Rain Chances Followed by Cooler Temperatures

A strong cold front will push southeastward into Alabama during the afternoon.

We expect to see scattered to numerous showers and thunderstorms ahead and along the front.

A few strong storms will be possible, with wind gusts up to 40 mph and locally heavy rainfall the primary threats.

We don’t think instability or shear parameters are high enough for organized severe storms with this system today. We certainly won’t see anything like experienced out west in Oklahoma and Arkansas on Wednesday.

The rain will end tonight as the front exits the state. Drier conditions will return on Friday along with a secondary cold front in the afternoon. This front will provide some cooler air for the weekend as Canadian high pressure dives toward the southeast.

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No March Watches to Date Unprecedented


NORMAN, Okla. During a month when severe weather typically strikes, this March has been unusually quiet, with no tornado or severe thunderstorm watches issued by NOAA’s Storm Prediction Center so far. And, National Weather Service forecasters see no sign of dramatic change for the next week at least.

“We are in uncharted territory with respect to lack of severe weather”, said Greg Carbin, SPC’s warning coordination meteorologist. “This has never happened in the record of SPC watches dating back to 1970.”

Since the beginning of 2015, the SPC has issued only four tornado watches and no severe thunderstorm watches, which is less than 10 percent of the typical number of 52 tornado watches issued by mid-March. The approximately 20 tornadoes reported since January 1 is well below the 10-year average of 130 for that time period.

There is no one clear reason to explain the lack of tornadoes, Carbin said. “We’re in a persistent pattern that suppresses severe weather, and the right ingredients — moisture, instability, and lift — have not been brought together in any consistent way so far this year.”

Forecasters expect a change soon, however. April and May are typically the busiest months for severe weather and tornadoes. Patterns can change in a few days, Carbin said, and it’s important to be prepared for severe weather when it occurs.

Analysis of the ten lowest and ten highest watch count years through the middle of March reveals little correlation to the subsequent number of tornadoes through the end of June. For example, early 2012 was particularly active with 77 watches issued through mid-March. The subsequent period through the end of June was unusually quiet for tornadoes with about 130 fewer EF1 and stronger tornadoes occurring than what would normally be expected.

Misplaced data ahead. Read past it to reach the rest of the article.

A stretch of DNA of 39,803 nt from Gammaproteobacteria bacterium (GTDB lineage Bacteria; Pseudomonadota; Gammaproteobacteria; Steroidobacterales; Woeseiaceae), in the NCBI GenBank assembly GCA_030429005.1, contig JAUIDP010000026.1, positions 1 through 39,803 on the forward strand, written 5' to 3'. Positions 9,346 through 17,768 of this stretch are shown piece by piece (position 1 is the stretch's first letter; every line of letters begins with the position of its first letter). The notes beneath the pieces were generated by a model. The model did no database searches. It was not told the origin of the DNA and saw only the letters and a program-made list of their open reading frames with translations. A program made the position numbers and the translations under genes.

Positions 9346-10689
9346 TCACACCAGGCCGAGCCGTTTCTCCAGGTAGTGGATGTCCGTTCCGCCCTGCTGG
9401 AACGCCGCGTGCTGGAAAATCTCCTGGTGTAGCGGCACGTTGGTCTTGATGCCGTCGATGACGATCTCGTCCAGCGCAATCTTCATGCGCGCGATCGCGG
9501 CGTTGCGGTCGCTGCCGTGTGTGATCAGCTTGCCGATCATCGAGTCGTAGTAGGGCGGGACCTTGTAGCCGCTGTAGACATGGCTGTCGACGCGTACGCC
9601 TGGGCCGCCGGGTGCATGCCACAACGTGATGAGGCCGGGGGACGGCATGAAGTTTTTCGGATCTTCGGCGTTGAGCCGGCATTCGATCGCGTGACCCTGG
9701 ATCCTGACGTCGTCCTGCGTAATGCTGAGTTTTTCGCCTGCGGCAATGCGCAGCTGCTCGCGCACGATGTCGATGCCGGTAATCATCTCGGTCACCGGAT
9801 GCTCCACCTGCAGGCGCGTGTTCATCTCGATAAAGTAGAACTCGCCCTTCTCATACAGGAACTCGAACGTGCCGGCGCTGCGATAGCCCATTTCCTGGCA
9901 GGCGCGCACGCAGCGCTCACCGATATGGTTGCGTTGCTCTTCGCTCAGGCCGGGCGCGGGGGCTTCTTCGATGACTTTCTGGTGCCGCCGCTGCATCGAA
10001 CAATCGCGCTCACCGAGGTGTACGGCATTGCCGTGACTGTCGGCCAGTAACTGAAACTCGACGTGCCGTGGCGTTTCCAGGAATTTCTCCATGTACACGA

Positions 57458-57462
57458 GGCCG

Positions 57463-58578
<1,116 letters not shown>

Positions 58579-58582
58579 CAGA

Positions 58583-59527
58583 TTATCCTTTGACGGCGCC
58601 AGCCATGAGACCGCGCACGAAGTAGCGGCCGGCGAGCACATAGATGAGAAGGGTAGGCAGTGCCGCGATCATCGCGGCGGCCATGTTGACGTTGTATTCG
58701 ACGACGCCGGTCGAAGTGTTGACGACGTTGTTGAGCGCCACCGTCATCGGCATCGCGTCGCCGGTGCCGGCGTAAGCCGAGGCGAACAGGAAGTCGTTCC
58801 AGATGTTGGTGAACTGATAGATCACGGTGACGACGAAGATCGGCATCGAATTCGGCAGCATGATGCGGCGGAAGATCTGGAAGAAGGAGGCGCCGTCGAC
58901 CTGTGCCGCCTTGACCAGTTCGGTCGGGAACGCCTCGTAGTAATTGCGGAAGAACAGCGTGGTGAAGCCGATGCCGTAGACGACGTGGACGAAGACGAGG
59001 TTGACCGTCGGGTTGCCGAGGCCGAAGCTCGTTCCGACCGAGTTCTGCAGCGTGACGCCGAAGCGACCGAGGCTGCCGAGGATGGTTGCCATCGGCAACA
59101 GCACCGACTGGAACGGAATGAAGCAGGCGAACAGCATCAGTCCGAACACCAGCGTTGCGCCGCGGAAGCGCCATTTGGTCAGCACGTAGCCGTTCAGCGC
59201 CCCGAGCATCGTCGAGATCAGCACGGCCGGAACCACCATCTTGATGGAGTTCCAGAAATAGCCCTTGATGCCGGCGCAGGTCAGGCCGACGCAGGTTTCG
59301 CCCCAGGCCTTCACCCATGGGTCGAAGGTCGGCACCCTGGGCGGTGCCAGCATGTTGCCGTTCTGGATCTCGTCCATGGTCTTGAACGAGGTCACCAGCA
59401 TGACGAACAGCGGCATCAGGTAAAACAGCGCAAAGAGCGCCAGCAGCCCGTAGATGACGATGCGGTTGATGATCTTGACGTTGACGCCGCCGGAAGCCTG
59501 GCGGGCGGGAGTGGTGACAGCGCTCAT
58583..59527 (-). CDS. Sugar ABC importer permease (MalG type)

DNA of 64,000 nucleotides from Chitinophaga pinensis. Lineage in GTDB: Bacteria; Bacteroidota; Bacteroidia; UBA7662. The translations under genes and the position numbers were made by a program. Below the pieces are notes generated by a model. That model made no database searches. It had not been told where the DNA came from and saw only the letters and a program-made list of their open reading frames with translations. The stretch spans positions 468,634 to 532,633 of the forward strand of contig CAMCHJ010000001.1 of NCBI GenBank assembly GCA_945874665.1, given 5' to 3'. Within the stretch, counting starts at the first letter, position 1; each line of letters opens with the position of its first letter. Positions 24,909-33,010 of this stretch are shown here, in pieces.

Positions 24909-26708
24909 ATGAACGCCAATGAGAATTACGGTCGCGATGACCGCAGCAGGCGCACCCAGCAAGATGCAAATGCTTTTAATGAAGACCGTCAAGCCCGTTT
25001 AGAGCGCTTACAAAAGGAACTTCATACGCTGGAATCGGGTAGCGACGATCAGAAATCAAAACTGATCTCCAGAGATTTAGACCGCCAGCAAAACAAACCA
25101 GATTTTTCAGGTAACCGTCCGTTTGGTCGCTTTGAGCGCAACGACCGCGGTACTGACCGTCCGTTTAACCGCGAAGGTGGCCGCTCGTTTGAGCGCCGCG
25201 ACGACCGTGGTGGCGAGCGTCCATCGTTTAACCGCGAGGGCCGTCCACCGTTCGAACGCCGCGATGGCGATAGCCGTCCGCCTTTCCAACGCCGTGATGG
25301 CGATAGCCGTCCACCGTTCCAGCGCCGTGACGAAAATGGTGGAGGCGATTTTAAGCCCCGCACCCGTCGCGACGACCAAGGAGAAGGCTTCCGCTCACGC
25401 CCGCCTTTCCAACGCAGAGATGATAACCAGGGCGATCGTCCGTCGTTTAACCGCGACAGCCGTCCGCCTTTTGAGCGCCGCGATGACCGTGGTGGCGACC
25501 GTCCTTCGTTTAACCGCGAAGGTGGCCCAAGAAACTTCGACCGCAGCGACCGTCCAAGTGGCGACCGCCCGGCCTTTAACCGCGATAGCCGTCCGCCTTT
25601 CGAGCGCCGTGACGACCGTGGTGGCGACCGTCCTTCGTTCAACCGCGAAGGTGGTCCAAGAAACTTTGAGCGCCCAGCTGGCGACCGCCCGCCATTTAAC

On the other hand, 1984, with a relatively low watch count of 28 through mid-March, became more active and by late June had about 100 EF1 and stronger tornadoes above the long-term mean of 285.

Read more from SPC

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Increasing Moisture

After a dry and very warm start to the week, changes are moving in.

Increasing moisture along with a couple of storm systems will produce rain chances for the rest of the week.

Due to the clouds and rain, we expect temperatures to cool a bit as well.

The 5-day rainfall forecast below indicates the heavier amounts for the southern sections of the state.


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Warmer Weather through Mid-Week

The weather across the state is more like spring with the warmer temperatures over the region.

A few days of dry weather will also help areas of the state to dry out from the wet conditions of late.

We expect daytime highs in the 70’s north and 80’s south through mid-week.

Moisture levels will increase with the next weather system by Wednesday, and the rain chances will be back in the forecast.

The unsettled conditions may hang around a few days, with plenty of clouds, scattered showers and a few thunderstorms.

Temperatures will cool off a few degrees by late week and into the weekend.

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